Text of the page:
TRADES & UNION DIGEST > Need to Know > Atlantic, Cape May county leaders plan for safe reopening in time for summer

Atlantic, Cape May county leaders plan for safe reopening in time for summer

10 months ago
Charlie Sprang
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MICHELLE BRUNETTI POST Staff Writer
From the Atlantic City Press

WILDWOOD — Restaurateur Brendan Sciarra has been thinking a lot about how to reopen food and beverage businesses for the summer, in a way that protects public and economic health during the COVID-19 pandemic.

For a region that makes much of its income from June through August, it’s important to have a plan to reopen as quickly and safely as possible, said Sciarra and other local leaders in Cape May and Atlantic counties.

Gov. Phil Murphy has said he plans to reopen the state as a whole, not region by region. The state recovery commission he named this week did not include any South Jersey shore leaders or business people.

But Sciarra said he hopes the task force he’s working on will change Murphy’s mind.

“It needs to be a regional approach with guidelines,” Sciarra said. “The calendar is not our friend. We need to be open by Memorial Day, or hopefully if not then, a week later.

Sciarra is working with the Cape May County Recovery Initiative, a freeholder-led group, and has recommended ideas for social distancing signage, spacing and staffing at reopened restaurants, he said.

Others are making recommendations for other business sectors.

The Cape group is working closely with a similar group in Atlantic County.

Atlantic County Executive Dennis Levinson and Freeholder Chairman Frank Formica sent a letter Wednesday to all 23 mayors in the county asking for their specific needs in a reopening plan.

“New Jersey is not a one-size-fits-all state, and Atlantic County is not a one-size-fits-all county,” the letter said. “The Atlantic County region needs a targeted recovery effort that addresses the devastating size of our economic injury and is responsive to locally determined needs and priorities.”

Levinson cited two recent economic impact studies by the Stockton University South Jersey Economic Review and the Atlantic County Economic Alliance. They predict a decline in the regional economy ranging from 11.9% to 28.3%, depending on the length of the closing and the public’s readiness to return to tourism sites.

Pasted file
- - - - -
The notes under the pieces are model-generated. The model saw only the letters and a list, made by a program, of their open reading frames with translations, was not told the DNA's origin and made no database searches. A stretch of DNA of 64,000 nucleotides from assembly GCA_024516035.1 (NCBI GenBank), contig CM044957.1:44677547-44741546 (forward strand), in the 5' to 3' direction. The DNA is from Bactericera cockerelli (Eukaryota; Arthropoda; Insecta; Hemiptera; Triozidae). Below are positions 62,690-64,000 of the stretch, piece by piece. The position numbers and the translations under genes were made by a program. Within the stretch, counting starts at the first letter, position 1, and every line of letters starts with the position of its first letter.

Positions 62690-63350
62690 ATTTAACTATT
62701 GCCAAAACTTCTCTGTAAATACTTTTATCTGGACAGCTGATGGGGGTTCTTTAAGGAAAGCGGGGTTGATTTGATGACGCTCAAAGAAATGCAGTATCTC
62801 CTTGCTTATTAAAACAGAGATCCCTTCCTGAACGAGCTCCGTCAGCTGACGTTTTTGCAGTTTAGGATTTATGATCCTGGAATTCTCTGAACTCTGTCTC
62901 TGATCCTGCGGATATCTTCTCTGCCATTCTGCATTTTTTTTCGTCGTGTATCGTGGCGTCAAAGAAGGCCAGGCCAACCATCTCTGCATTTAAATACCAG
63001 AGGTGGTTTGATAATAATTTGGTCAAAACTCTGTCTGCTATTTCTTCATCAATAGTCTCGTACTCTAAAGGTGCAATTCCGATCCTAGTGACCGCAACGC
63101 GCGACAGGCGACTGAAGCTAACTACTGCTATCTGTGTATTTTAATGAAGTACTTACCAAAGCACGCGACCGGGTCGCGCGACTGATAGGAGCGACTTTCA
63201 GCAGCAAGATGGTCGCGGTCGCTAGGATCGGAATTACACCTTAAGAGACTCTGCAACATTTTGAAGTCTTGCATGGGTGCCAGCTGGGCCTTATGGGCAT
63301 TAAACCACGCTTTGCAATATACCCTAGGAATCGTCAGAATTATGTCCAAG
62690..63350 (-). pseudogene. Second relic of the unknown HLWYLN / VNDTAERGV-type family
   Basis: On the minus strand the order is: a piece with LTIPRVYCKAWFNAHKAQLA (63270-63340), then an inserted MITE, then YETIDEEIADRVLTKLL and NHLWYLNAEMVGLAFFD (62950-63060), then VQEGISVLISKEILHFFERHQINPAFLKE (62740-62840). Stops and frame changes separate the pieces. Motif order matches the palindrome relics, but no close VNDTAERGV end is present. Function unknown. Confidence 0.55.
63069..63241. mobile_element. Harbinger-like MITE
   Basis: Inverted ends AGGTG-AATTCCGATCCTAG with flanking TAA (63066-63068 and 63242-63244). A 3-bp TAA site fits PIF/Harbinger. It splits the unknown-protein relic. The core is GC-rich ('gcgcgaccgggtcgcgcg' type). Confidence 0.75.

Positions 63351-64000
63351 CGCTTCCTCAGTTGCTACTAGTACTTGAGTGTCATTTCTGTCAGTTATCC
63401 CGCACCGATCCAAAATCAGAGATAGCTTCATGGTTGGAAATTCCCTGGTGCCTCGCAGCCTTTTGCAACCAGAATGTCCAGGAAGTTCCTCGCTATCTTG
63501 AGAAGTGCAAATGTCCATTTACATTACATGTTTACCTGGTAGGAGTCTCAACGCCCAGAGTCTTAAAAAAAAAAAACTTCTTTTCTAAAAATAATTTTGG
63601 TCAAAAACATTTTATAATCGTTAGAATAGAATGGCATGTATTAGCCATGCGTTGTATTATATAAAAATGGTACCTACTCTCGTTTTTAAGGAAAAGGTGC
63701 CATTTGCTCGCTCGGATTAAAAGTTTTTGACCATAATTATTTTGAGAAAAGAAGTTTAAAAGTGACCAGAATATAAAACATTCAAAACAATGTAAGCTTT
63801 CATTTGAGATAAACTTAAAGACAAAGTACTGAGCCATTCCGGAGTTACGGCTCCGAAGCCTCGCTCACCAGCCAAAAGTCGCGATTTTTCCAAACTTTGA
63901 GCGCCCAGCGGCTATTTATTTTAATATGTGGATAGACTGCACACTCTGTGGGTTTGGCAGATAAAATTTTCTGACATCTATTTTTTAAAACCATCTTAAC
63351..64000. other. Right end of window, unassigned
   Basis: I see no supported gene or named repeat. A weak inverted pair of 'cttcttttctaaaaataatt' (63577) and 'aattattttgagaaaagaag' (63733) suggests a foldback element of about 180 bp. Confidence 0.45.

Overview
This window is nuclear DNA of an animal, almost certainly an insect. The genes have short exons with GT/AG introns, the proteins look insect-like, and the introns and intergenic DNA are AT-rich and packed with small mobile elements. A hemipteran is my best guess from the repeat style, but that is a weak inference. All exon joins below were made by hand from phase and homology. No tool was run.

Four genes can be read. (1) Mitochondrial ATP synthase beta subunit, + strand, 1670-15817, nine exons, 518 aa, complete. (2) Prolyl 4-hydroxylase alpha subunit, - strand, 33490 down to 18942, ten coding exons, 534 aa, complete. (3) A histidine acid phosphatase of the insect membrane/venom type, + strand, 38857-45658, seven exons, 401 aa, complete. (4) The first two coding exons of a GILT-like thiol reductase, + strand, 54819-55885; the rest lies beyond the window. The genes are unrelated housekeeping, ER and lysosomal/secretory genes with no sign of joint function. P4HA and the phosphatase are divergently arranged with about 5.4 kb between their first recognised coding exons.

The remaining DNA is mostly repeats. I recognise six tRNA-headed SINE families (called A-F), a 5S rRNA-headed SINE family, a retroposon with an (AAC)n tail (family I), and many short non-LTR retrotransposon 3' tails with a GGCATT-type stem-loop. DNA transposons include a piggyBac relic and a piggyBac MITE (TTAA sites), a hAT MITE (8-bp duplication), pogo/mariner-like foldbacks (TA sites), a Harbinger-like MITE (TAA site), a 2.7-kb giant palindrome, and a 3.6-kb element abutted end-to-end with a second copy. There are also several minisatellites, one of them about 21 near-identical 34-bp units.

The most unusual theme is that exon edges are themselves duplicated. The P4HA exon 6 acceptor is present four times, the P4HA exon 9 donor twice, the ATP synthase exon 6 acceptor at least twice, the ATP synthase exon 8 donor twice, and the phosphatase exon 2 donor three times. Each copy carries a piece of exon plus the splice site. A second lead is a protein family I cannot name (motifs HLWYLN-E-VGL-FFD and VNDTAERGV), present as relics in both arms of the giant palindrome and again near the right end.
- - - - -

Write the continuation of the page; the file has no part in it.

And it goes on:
A recent report by the Brookings Institute projected the Atlantic City/Atlantic County region will be the third most severely impacted in the country due to COVID-19 closings. It said the Ocean City/Cape May County region will rank seventh-worst hit.

In Cape May County, the recovery initiative is co-chaired by Freeholder Vice Director Len Desiderio and Freeholder Will Morey.

“We are compiling a number of things we think are innovative ways of opening up Cape May County using social distancing, being smart and being safe,” Desiderio said. “We will pass it up to the governor and his staff (in the next 10 days).”

It is a bipartisan effort to get the county reopened as safely and quickly as possible, the two said. Sciarra is the Cape May County Democratic chairman, and the freeholder board is all Republican.

“We are looking at this as the community moving together,” said Desiderio. “There is not one person who has called that we have asked the party affiliation.”

“In fact, there’s been a lot of holding hands (between the parties),” Morey said. “This is a plenty big problem now, and it’s causing folks to work together who haven’t in a long time.”

The task force brings together members of the business community, mayors of the 16 municipalities in the county, health sector professionals, state and federal elected officials, and others, they said.

Both said innovation is the key to opening earlier, while protecting those who are most vulnerable to the novel coronavirus.

“Some retail have been allowed to be open and it has worked,” Desiderio said. “Restaurants are doing takeout only. Some never had takeout before, now they have adapted.”

“We have all had the opportunity to learn,” Morey said. “Grocery stores have been open and essential businesses open, and we have been able to observe how they’ve adapted.”

The rest of the business community is ready to do the same, he said.

“People are smart. People will adapt,” Morey said.

Sciarra has already made changes in his establishments, which have remained open for takeout, that he plans to build on, he said.

“We amped up on online ordering and more technology,” he said of his approach to business at Poppi’s Brick Oven Pizza & Kitchen and Dogtooth Bar & Grill.

And his Mudhen Brewing Co. will begin offering curbside pickup Thursday, Sciarra said.

While he expects to thin out his indoor seating, outdoor seating may increase, he said.

“We are making sure people do feel comfortable coming out,” Sciarra said.

While seating fewer customers will be difficult on the bottom line, it’s doable, he said.

“It’s always hard if you don’t run them full throttle,” he said of restaurants, “but we will keep (more) takeout and think out of the box. Hopefully this isn’t the norm, but in a period of time we can get through it.”

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